> the YECs happen to agree with him some points? Isn't that like NOT putting
> up a Republican sign on your lawn, even though you support the Republicans,
> because Ann Coulter and Rush Limbaugh support them, and you want to
> distance
> yourself from Ann Coulter and Rush Limbaugh? What am I supposed to do, put
> a
> Democratic sign on my lawn, just to prove I have no truck or trade with
> Republican extremists? Why should anyone refrain from arguing publically
> for
> a conclusion he has come to, merely because some fools and/or repulsive
> people have come to the same conclusion?
> Here's another example: Why would you publically argue for the truth of
> Christianity, since YECs also argue for the truth of Christianity, and you
> think they've got it disastrously wrong and are an embarrassment to other
> Christians? Wouldn't you be safer to become a Jew, to avoid being thought
> of
> as "in bed" with YECs? No one could mistake you for a YEC if you abandoned
> the church for the synagogue.
> Of course, I anticipate your answer: "It's more important for me to
> identify
> myself as a Christian than to distinguish myself from other kinds of
> Christians." And you would be right to answer thus. But similarly, Behe
> would say that it was more important for him to identify himself as an
> anti-Darwinian than it is for him to distinguish himself at all costs from
> other anti-Darwinians.
> Behe disagrees with YEC, but his battle is not against YEC. His battle is
> against Darwinians. Your problem with Behe is that you think his battle
> should be against something else. But you're not him, and he's not you. I'm
> not asking you to join him in his battle. I'm saying that you are being
> illogical to expect him to battle your foes, when he doesn't hold your
> views. I'm saying that you are being illogical in wishing that Behe would
> behave more like Collins, because Behe doesn't agree with Collins about
> Darwinian evolution and therefore it would make no sense for him to conduct
> himself as Collins does. You might as well wish that that Michael Jackson
> would dance more like Fred Astaire.
> 2. I honestly cannot follow your theoretical discussion of MN and I can't
> take the time to untangle it. I did not speak of "knowing anything outside
> of nature". Designed objects, if they exist, are not something outside of
> our experience, up in some supernatural world; they reside in our empirical
> world. Even if the source of their design lies outside of nature, the
> design
> embodied in them does not. You still seem to me to be confusing
> "supernatural intervention" and "design". ID does not try to prove that
> particular events happened supernaturally. It tries to prove only that
> certain things are designed.
> 3. Your reference to Plato is a very loose paraphrase of part of the
> Republic. Plato is discussing the fate of the perfectly just man, and the
> description is strikingly reminiscent of what happened to Jesus. Many
> passages in Plato are reminiscent of Christian stories and themes.
> 4. I am not saying that anyone should "give up" a search for naturalistic
> explanations of anything. I am saying that it should be allowable, within
> science, for someone to render (if the evidence sustains it, I mean) a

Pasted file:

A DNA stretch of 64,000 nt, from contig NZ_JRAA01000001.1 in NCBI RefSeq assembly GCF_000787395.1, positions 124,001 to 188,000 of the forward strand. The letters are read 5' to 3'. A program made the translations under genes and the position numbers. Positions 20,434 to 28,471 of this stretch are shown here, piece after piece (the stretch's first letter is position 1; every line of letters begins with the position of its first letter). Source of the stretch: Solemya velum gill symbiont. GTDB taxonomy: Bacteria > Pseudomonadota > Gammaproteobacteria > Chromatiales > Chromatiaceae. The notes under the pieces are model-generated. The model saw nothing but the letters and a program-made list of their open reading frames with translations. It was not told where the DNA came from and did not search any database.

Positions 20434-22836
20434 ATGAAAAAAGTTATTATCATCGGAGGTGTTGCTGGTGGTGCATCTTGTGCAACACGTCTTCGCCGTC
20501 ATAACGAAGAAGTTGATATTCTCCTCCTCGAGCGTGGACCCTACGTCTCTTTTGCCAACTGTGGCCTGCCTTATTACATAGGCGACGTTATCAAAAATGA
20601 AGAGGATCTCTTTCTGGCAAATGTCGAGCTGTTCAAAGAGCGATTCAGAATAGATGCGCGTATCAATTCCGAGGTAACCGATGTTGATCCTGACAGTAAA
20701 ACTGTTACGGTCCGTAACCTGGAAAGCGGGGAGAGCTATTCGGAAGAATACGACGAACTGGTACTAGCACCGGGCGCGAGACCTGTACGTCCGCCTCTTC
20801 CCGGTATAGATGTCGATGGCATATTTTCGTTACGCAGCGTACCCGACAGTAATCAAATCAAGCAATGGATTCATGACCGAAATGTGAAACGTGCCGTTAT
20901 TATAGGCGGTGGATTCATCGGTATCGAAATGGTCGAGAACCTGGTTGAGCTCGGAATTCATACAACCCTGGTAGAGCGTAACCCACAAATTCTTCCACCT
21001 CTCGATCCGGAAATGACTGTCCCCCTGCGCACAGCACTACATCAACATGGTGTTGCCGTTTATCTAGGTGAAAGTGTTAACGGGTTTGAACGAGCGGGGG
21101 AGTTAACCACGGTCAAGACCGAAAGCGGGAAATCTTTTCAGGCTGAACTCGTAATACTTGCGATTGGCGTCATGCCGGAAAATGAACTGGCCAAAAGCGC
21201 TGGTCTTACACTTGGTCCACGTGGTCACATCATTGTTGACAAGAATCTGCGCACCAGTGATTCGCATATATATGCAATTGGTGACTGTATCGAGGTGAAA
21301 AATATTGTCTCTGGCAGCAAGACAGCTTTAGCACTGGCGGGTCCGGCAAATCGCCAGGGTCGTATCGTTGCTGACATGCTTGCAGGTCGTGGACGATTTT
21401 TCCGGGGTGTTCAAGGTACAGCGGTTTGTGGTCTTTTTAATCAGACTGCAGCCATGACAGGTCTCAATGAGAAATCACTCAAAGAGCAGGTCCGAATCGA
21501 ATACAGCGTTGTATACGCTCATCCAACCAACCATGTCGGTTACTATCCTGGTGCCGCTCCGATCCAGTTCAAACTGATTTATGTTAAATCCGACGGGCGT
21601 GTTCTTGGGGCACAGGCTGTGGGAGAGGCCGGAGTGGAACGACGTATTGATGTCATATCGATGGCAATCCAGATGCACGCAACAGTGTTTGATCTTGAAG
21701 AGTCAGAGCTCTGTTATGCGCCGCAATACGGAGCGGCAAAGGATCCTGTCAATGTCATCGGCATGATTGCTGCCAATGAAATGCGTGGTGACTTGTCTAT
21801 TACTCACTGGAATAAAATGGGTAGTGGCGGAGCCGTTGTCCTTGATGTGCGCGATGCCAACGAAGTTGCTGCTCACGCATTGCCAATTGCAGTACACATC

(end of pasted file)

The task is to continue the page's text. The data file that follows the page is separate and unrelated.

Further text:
> *tentative* judgement in favour of design, e.g., it should be possible for
> a
> scientist, speaking as a scientist, to utter a statement such as this:
> "Based on the evidence gathered *so far*, after 80 years of trying to find
> an explanation for the origin of life in terms of unguided chemical
> mechanisms, the best conclusion we can come to is that such an origin is,
> if
> not literally impossible, at least wildly implausible, and smacking of
> wishful thinking on the part of the person who insists upon such an origin;
> conversely, the integrated complexity that we see in even the simplest
> living cell bears all the marks of structures and systems that, in our
> experience, never come into existence without intelligent design. Thus, at
> least at
> this moment in our understanding of nature, the *best* explanation is that
> the first living organisms came into being, at least in part, through the
> agency of some unknown intelligence."
> Note immediately that I intend this as an example of the way in which
> someone might argue for design; I am not offering it as a proof that life
> is
> in fact designed.
> Note also that this inference is tentative and revisable; that it uses the
> word "best" rather than "true" to describe itself; that the words "in part"
> admit the possibility of a contributory role of purely natural causes
> alongside of or within the framework of design, and even the possibility
> that the design is entirely dependent upon natural causes for its
> realization; that the inference is based entirely on empirical evidence and
> theoretical considerations; that it draws no support from faith, theology,
> the Bible, or any other religious sources. I fail to see why anyone would
> deny that this conclusion is a "scientific" conclusion (I don't mean by
> this
> a true conclusion, but a conclusion that is scientific in form).
> 5. I have no idea what you are talking about re angst, and chips on
> shoulders, especially in reference to Schwarzwald, who is the most
> laid-back, least chip-on-my-shoulder sort of person among us. But if we are
> to speak of chips on shoulders, I would say that there are quite a number
> of
> people in this group who have a chip on their shoulder -- about YECs --
> that
> is as big as the rock of Gibraltar. The attitude towards YEC here borders
> on
> the obsessive.